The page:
Even the Nets move to New Jersey was predicated by a series of unlucky events. On top of the $3.2 million entry fee team owner Roy Boe had to post in order to join the league, the NBA forced the Nets to pay an additional $4.8 million to the New York Knicks for encroaching on their territory. Future Hall of Famer Julius Erving had been promised a pay raise which was rendered impossible after the NBA’s fee double whammy. As a result the Nets were forced to trade Erving to Philadelphia and move to New Jersey after a disastrous year in Long Island. The Nets had to pony up another $4 million to the Knicks upon making the move to New Jersey and thus a fresh new franchise began life in financial ruin.
Just as the Nets were on the upward swing of contention for an NBA title after consecutive winning seasons Larry Brown accepted the vacant head coaching position with the University of Kansas only a few weeks before the playoffs. Brown’s sudden departure left the Nets in disarray turning what was a promising season into a first round exit at the hands of, you guessed it, the New York Knicks.
During the 1982-83 season the Nets acquired rising star guard Micheal Ray Richardson in a trade with the Golden State Warriors. Richardson electrified fans in New Jersey earning an All Star selection and leading the Nets to a playoff upset of the defending champion Philadelphia 76ers. Sadly, Richardson’s off the court life and recurring drug violations led commissioner David Stern to impose a lifetime ban. In 1988 David Stern agreed to give Richardson another chance should he be able to pass a drug test. He could not and never played in the NBA again.
The stars seemingly aligned for the Nets in the early part of the century as the combination of an in his prime Jason Kidd, and the lack of any real competition in the Eastern Conference led them to back to back NBA Finals appearances. In those two series the Nets went a total of 2-8 losing to the Los Angeles Lakers and San Antonio Spurs becoming a footnote in those franchise’s storied histories. The Nets would slowly start to unravel following the 2003 Finals as they fired head coach Byron Scott and lost to the eventual champion Detroit Pistons in the playoffs.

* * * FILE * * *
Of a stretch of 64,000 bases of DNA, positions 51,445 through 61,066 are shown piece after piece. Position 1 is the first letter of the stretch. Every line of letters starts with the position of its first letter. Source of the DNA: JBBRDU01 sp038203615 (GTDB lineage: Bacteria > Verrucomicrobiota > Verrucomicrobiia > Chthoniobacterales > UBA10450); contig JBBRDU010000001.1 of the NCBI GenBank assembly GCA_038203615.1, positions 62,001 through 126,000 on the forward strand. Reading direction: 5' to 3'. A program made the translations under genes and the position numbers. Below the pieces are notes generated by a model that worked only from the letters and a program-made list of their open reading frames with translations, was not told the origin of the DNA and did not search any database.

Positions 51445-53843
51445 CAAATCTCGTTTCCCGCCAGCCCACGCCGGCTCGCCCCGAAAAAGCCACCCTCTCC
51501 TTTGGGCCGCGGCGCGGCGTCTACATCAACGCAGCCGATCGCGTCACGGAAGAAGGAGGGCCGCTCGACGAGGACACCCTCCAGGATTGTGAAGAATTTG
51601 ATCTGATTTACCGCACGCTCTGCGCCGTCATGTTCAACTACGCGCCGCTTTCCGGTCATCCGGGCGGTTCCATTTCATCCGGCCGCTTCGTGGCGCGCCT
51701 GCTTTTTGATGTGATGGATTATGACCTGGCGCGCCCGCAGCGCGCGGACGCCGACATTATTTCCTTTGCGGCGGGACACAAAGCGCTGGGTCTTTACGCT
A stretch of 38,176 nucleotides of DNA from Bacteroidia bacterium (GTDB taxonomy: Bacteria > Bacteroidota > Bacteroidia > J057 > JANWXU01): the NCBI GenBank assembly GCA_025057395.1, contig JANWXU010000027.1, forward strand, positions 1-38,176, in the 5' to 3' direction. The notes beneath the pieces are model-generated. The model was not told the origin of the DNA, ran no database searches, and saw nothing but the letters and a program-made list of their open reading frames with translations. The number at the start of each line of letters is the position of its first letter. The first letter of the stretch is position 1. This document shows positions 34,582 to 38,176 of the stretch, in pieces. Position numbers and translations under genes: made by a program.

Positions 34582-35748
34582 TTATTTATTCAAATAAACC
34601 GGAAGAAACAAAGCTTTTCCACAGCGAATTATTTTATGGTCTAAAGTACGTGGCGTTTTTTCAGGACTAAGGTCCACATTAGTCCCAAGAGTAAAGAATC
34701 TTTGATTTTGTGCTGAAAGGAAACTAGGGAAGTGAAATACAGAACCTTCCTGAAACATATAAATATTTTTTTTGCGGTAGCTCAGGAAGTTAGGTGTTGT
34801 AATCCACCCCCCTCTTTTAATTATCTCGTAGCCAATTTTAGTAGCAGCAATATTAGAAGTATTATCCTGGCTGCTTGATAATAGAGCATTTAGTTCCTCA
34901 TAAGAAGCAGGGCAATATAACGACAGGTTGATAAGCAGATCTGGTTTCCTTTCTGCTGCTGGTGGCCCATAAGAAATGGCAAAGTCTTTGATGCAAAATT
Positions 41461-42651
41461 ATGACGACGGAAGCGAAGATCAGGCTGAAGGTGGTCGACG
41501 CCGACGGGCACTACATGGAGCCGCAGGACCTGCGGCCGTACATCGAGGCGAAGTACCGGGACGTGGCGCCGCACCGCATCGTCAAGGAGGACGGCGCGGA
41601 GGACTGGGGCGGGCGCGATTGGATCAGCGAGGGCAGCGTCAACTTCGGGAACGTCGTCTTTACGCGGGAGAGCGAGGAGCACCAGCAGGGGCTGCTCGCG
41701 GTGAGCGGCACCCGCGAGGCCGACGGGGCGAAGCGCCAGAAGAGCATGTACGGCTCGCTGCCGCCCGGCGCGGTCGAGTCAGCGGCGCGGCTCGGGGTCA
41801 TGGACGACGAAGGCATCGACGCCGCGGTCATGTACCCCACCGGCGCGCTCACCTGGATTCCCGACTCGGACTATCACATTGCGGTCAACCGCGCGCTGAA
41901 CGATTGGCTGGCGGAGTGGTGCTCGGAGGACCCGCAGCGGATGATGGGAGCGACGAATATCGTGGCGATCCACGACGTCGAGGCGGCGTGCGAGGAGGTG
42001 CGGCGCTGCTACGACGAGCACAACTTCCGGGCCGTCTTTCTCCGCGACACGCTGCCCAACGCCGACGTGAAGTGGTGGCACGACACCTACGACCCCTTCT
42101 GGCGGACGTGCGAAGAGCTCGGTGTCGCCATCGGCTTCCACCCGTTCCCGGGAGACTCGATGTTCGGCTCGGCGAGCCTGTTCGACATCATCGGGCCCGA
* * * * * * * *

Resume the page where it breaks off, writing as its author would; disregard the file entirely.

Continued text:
Granted, the science of selecting the right player in the NBA Draft is dependent upon a lot of things that are ultimately out of the team’s control. Conversely when you finish with as many losing seasons as the Nets did in their 35 years in New Jersey you’re going to get a lot of opportunities at “can’t miss” draft picks. Taking that into consideration here are some all stars and potential hall of famers the Nets brass completely whiffed on:
1987 – Drafted Dennis Hopson, Missed Scottie Pippen & Reggie Miller
1989 – Drafted Mookie Blaylock, Missed Tim Hardaway & Shawn Kemp
1991 – Drafted Kenny Anderson, Missed Dikembe Mutombo
1996 – Drafted Kerry Kittles , Missed Kobe Bryant
2005 – Drafted Antoine Wright, Missed Danny Granger
In the fall of 2009 Russian billionaire Mikhail Prokhorov became the majority owner of the New Jersey Nets seemingly ushering in a new chapter for the franchise as a player in the acquisitions of superstar players. The team made it’s first pass at luring in some of the league’s top talent by throwing their hat into the LeBron James / Dwyane Wade / Chris Bosh sweepstakes in the summer of 2010; they ended up with Travis Outlaw. The subsequent regular season was beleaguered by ever present trade rumors involving Carmelo Anthony that ultimately ended with Melo in a Knicks uniform and the Nets pulling a surprise deadline deal for Deron Williams. Knowing that in order to keep Williams they would have to add another star player, The team made a strong push for Dwight Howard. Howard ended up picking up his option with Orlando forgoing free agency in the summer of 2012. This leaves the Nets unsure of their chances of re-signing Williams with the frightening possibility of the team opening up a new arena in a huge metro area without a “face of the franchise” type player. Shades of Dr. J.